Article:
Taxi Preferences at DFW Airport and Collateral Estoppel

The DFW Airport Board sought to incentivize taxicabs powered by natural gas by giving them “head of the line” privileges at DFW.  In 2009, the Airport Board passed a resolution to that effect, and the Association of Taxicab Operators (the “Association”) brought suit, seeking a declaration that the resolution was void.  The trial court ultimately sided with the Association and declared the resolution as passed void.  The Airport Board did not appeal that ruling.

Instead, in 2012, the Airport Board passed a second, similar resolution, which gave “head of the line” privileges to “taxicab operators who invest in a CNG operated taxicab.”   Once again, the Association challenged the resolution, and again the trial court declared the resolution void.  This time, the Airport Board appealed.  The Court of Appeals reversed the trial court’s ruling, holding that the Airport Board has the exclusive power to operate DFW Airport, which includes the power to manage the flow of ground transportation.  The Court also rejected the Association’s argument that the trial court’s ruling on the first resolution was binding in this case under the doctrine of collateral estoppel.  Because the court’s ruling on the first resolution only applied to that resolution as passed, it did not determine whether the second resolution was valid.

DFW Airport Bd. v. Ass’n of Taxicap Ops., No. 05-12-00777-CV

Inverse Condemnation Action Is No Bar To Recovery for Breach of Contract

This breach of contract case arises out of an inverse condemnation action filed by Continental Foods against the state of Texas.  In that action, Continental alleged that the state had acquired property for a highway expansion and did not compensate it for its loss of value under its lease with Rossmore Enterprises.  The Court of Appeals ruled that the lease’s language stated that the lease terminated upon condemnation, leaving Continental with no compensable interest to protect.  Continental then sued Rossmore arguing that its landlord had breached the lease in two ways: (1) by not requiring the state to proceed with the condemnation in a Special Commissioner’s hearing so Continental could receive compensation and (2) by not tendering to Continental its share of the condemnation proceeds.  Rossmore moved for summary judgment on the ground that the doctrine of collateral estoppel barred Continental’s claim because its right to condemnation had already been decided.  The Court of Appeals disagreed, holding that “[n]othing in our prior opinion determined the parties’ obligation under the Master Lease before condemnation.”  Accordingly, Continental’s claim was not barred by collateral estoppel.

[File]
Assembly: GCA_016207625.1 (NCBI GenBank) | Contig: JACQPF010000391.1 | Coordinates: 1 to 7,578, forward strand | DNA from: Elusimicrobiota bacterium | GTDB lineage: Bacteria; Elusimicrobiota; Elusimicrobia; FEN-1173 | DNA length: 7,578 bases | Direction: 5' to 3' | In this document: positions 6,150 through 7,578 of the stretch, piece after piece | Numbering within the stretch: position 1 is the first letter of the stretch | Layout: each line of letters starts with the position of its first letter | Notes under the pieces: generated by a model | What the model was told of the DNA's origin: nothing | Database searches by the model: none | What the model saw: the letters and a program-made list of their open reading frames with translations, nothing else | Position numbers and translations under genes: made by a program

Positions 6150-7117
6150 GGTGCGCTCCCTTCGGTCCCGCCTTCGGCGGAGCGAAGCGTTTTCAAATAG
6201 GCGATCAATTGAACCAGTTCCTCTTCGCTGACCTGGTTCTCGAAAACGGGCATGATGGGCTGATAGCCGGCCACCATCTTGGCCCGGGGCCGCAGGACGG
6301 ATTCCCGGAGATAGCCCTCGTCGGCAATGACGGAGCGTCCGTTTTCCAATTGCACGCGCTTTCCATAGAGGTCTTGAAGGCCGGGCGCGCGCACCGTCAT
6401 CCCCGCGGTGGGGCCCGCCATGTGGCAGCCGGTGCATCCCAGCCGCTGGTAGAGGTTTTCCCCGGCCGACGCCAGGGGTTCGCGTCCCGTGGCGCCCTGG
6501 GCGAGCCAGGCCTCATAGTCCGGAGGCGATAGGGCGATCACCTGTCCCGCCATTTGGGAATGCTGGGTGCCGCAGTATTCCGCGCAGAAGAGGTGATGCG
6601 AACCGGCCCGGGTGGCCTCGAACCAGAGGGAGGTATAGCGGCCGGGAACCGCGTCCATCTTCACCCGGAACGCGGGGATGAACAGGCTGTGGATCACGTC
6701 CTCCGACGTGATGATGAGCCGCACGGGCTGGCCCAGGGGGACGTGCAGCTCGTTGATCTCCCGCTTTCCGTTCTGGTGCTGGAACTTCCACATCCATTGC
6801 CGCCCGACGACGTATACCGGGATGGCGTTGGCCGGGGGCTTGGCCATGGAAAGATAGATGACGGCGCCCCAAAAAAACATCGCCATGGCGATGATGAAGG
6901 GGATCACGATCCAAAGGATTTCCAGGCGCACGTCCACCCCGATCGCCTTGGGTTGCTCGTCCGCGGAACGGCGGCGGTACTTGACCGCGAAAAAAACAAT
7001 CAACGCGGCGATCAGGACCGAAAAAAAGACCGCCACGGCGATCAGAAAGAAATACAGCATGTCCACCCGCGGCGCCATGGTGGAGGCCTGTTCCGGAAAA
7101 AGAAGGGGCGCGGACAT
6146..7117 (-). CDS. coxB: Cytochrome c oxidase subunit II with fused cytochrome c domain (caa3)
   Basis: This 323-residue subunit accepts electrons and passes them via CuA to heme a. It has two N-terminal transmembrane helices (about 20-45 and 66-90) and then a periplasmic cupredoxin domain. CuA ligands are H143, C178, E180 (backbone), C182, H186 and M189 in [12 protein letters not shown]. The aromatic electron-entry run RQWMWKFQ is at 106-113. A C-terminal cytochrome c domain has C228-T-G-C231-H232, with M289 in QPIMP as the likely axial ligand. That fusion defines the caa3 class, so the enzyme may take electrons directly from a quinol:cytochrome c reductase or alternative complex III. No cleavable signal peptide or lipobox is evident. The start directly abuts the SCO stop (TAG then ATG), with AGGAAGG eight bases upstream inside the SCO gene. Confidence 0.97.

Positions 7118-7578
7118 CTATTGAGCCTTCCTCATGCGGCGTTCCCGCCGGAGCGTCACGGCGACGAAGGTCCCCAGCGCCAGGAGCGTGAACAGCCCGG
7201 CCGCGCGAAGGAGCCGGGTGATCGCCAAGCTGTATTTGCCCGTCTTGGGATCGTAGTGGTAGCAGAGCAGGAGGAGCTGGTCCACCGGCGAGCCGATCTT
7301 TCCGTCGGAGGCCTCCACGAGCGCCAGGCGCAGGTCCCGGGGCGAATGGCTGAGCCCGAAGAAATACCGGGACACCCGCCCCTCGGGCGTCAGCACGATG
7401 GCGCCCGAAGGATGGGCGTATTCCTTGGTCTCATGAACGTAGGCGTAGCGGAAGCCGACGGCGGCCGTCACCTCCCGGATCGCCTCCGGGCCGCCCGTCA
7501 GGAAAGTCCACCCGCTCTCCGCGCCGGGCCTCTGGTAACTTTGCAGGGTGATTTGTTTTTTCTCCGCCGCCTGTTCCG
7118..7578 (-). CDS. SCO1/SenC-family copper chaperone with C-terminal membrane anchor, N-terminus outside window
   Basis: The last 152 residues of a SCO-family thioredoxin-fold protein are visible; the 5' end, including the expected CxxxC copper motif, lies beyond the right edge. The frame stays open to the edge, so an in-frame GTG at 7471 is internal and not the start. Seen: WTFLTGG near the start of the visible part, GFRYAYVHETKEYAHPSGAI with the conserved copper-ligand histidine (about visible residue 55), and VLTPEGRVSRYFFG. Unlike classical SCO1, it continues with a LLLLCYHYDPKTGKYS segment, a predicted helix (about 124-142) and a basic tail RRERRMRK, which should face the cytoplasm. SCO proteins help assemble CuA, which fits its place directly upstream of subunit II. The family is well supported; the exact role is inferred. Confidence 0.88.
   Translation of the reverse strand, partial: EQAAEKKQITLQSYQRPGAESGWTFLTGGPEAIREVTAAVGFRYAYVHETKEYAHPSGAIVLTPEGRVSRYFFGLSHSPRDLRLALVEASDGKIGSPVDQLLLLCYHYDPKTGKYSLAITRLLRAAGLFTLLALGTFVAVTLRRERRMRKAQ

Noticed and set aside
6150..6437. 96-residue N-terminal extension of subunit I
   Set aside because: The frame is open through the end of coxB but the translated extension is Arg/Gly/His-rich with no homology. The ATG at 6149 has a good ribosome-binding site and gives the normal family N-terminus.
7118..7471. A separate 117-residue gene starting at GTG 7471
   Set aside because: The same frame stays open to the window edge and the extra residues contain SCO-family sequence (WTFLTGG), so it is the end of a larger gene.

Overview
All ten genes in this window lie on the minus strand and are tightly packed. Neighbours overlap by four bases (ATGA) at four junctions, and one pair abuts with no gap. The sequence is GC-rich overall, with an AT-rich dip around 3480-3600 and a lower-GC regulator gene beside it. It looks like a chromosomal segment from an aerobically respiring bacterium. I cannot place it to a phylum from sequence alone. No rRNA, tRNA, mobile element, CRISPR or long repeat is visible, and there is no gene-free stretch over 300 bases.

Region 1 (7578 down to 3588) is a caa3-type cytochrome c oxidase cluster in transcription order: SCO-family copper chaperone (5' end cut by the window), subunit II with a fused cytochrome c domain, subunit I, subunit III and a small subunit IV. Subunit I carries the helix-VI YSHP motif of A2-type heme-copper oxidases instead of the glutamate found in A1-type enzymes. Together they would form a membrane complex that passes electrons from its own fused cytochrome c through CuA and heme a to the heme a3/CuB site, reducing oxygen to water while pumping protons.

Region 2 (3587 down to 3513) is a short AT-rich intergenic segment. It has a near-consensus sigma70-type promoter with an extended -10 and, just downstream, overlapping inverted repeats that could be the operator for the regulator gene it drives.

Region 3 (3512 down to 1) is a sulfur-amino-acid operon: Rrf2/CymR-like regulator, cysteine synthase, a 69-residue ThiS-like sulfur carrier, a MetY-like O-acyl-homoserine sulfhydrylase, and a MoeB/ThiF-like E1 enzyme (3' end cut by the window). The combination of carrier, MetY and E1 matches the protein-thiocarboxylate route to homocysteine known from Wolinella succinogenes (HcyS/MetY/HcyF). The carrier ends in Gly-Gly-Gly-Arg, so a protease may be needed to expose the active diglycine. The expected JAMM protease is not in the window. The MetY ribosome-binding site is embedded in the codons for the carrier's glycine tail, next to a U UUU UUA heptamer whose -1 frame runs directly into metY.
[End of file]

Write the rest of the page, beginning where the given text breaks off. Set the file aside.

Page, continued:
Continental Foods v. Rossmore Enterprises